Header Ads

A Traditional Textbook Approach to Homeschooling: Should You Do "School" at Home?

I was a traditional school teacher before I had children and became a homeschool teacher. Many times when people hear that, they sometimes assume that this qualifies me to homeschool my children and somehow makes me a more capable teacher of my own children. But that just isn't true.

I often reply that being a teacher before homeschooling has actually made homeschooling harder- especially in the early days. You see, I thought that the very word "school" meant that we somehow had to follow the rules and routines of my classroom teaching days.

Textbook approach to homeschooling

In my early homeschooling days, my older kids sat at desks. We started each day with the pledges and a day board with calendar and weather just like I'd used at school. We used workbooks- the same curriculum and workbooks that I'd used as a classroom teacher. Because homeschooling meant that we do "school" at home. Right?

Before long, I realized that this wasn't working. It wasn't working for the kids. And it wasn't working for me. I didn't want to follow the rules of school at home. I wanted to adapt to what my kids needed. I wanted to use a variety of materials. I wanted our learning to be more than just a few hours a day completing workbooks.

I can just imagine that some readers, at this point, are cheering me on. "Oh, yes. Textbooks are awful. We don't want to do school at home." But I can also imagine that there are others of you who are bristling. You use a traditional textbook method for homeschooling, and it's working great for your family. You're going to write me heated emails telling me exactly how well doing "school" at home works.

Here's the thing: A traditional textbook method of homeschooling might be just the thing for your family even though it didn't work at all for mine.

I've been sharing a variety of popular homeschooling methods in this recent post series. But, if you missed the first post here, you can read it and see that I'm not slamming any method in this series. Instead, I'm encouraging you- new homeschooler or veteran homeschooler- to be using a method that works for your family. Don't just do what I did when I began homeschooling and use a certain method or certain curriculum because that's all you know, and you can't imagine using anything else. Instead, read about a variety of methods and choose what will work for your family.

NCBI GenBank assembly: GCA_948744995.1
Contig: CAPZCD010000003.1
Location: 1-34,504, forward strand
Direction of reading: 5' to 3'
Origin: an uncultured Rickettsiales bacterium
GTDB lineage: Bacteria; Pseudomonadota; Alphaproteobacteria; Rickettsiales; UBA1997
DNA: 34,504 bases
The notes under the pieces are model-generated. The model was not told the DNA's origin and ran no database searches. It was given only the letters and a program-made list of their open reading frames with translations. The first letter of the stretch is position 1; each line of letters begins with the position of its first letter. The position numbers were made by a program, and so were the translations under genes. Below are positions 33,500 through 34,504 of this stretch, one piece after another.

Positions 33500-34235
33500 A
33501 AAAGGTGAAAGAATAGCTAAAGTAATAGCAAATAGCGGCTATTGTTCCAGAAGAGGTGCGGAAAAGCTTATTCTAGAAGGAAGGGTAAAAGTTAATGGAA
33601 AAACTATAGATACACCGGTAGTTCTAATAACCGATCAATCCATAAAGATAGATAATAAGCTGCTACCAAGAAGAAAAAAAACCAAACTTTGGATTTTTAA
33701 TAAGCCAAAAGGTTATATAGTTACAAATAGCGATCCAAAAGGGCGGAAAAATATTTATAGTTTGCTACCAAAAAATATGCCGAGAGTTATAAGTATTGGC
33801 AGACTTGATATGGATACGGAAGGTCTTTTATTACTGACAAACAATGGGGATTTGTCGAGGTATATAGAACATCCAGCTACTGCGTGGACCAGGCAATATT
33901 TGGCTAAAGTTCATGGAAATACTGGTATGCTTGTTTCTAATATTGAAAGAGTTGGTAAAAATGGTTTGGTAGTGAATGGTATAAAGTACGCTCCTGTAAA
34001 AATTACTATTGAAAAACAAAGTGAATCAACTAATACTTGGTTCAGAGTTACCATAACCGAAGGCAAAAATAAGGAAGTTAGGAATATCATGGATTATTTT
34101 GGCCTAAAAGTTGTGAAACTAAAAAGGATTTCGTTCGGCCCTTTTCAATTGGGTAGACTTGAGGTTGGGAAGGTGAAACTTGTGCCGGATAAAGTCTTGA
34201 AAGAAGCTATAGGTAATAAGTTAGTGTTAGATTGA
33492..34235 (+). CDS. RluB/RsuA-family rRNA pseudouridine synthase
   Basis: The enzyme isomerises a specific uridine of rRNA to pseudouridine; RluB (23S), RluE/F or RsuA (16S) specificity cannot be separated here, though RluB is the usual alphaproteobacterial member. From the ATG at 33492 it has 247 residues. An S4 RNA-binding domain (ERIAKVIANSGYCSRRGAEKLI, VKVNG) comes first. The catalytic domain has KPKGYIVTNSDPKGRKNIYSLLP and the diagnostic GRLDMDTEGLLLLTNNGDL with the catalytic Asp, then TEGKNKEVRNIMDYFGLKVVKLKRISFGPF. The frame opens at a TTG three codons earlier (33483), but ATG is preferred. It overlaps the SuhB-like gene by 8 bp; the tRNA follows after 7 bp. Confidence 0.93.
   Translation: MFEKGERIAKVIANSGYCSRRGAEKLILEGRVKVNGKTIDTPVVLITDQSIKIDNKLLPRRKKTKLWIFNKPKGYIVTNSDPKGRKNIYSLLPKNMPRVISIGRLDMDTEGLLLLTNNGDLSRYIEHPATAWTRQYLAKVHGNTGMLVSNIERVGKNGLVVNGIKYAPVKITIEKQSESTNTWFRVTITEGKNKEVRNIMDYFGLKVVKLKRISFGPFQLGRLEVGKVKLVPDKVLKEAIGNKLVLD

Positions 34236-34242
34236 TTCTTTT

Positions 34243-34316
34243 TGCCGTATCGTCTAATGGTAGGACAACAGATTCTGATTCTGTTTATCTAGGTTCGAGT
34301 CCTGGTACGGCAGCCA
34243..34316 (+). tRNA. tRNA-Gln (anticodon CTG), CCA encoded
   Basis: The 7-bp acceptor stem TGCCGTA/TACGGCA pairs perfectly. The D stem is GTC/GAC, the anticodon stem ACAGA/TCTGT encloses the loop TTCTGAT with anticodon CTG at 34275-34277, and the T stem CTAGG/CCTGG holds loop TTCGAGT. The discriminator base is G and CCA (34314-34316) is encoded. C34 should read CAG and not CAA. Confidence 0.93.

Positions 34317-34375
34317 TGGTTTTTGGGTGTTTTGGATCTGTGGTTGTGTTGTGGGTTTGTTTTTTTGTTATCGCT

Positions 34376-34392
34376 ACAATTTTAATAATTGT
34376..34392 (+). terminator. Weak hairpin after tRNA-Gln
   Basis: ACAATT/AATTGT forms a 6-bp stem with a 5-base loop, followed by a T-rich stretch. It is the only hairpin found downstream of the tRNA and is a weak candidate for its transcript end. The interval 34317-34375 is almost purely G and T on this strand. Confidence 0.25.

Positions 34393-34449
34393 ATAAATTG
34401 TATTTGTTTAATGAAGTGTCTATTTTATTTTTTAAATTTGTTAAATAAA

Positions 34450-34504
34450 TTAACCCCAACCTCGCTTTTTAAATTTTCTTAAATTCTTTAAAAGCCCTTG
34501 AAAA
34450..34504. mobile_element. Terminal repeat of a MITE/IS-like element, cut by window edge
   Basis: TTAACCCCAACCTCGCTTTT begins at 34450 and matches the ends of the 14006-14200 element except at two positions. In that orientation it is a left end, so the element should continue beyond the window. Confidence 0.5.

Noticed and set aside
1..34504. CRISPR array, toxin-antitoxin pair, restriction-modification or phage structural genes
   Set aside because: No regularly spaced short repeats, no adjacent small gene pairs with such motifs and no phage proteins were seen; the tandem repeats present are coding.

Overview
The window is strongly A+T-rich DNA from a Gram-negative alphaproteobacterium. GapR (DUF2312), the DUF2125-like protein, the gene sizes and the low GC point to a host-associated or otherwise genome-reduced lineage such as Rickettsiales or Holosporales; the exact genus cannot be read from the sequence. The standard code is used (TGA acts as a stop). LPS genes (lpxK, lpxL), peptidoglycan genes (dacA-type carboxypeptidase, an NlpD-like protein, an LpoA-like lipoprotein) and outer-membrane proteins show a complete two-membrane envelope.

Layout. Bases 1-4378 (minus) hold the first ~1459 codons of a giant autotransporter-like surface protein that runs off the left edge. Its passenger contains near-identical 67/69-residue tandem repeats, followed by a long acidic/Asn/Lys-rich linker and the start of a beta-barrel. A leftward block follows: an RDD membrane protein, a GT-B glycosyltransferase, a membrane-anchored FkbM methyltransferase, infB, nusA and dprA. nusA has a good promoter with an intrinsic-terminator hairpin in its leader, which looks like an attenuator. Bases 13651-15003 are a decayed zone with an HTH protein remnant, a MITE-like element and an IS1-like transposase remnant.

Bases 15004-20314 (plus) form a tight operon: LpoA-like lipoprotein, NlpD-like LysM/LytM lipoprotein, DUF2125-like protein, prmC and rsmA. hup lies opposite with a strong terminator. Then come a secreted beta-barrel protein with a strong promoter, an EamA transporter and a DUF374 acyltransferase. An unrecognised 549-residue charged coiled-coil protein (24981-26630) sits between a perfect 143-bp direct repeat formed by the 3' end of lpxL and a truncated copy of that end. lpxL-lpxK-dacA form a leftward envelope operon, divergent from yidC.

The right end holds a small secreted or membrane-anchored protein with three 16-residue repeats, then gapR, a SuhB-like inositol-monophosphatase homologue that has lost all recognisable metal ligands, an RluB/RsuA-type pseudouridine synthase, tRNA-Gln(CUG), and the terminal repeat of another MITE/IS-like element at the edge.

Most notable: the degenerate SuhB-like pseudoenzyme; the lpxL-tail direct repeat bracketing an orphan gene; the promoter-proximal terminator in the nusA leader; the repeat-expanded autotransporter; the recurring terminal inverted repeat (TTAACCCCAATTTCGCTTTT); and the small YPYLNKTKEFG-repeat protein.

Using textbooks and workbooks for homeschooling

{this post contains affiliate links that may benefit the blog}

The Traditional Textbook Homeschool Method

Using a traditional textbook approach to homeschooling doesn't necessarily mean that you have to begin your day with pledges and a day board as I did. What it does mean is that you'll probably choose a curriculum with textbooks and workbooks.

Although some homeschool families that use textbooks and workbooks pick and choose different curricula for different subjects, many choose to buy boxed curricula where all of the textbooks and workbooks come from one publisher. Curriculum usually includes textbooks with information to read and workbooks where the student responds to the information with worksheets that test comprehension. Some publishers have only workbooks for the younger grades, and parents are supposed to teach the information (or students watch a teacher on a DVD or streaming).

In a traditional textbook approach, the academic subjects are usually very divided. What the student is learning in one subject doesn't really have any relation to any other subject.

If you're looking for a resource that will help you to have a structured, traditional school day at home, Managers of Their Schools may have some information you can use. I'm not nearly as structured as the Maxwells who author this book, and there are areas where I don't agree, but there is some good stuff here too- especially if you want a structured, organized homeschool day.

A Few Cautions

Although I do think that the textbook approach to homeschooling can work for some families, I have a few cautions to offer based on my own experiences and from other families I've known who were using this approach.

~ Don't ever feel as if you have to do everything the curriculum says you have to do- every workbook page, every problem, every question.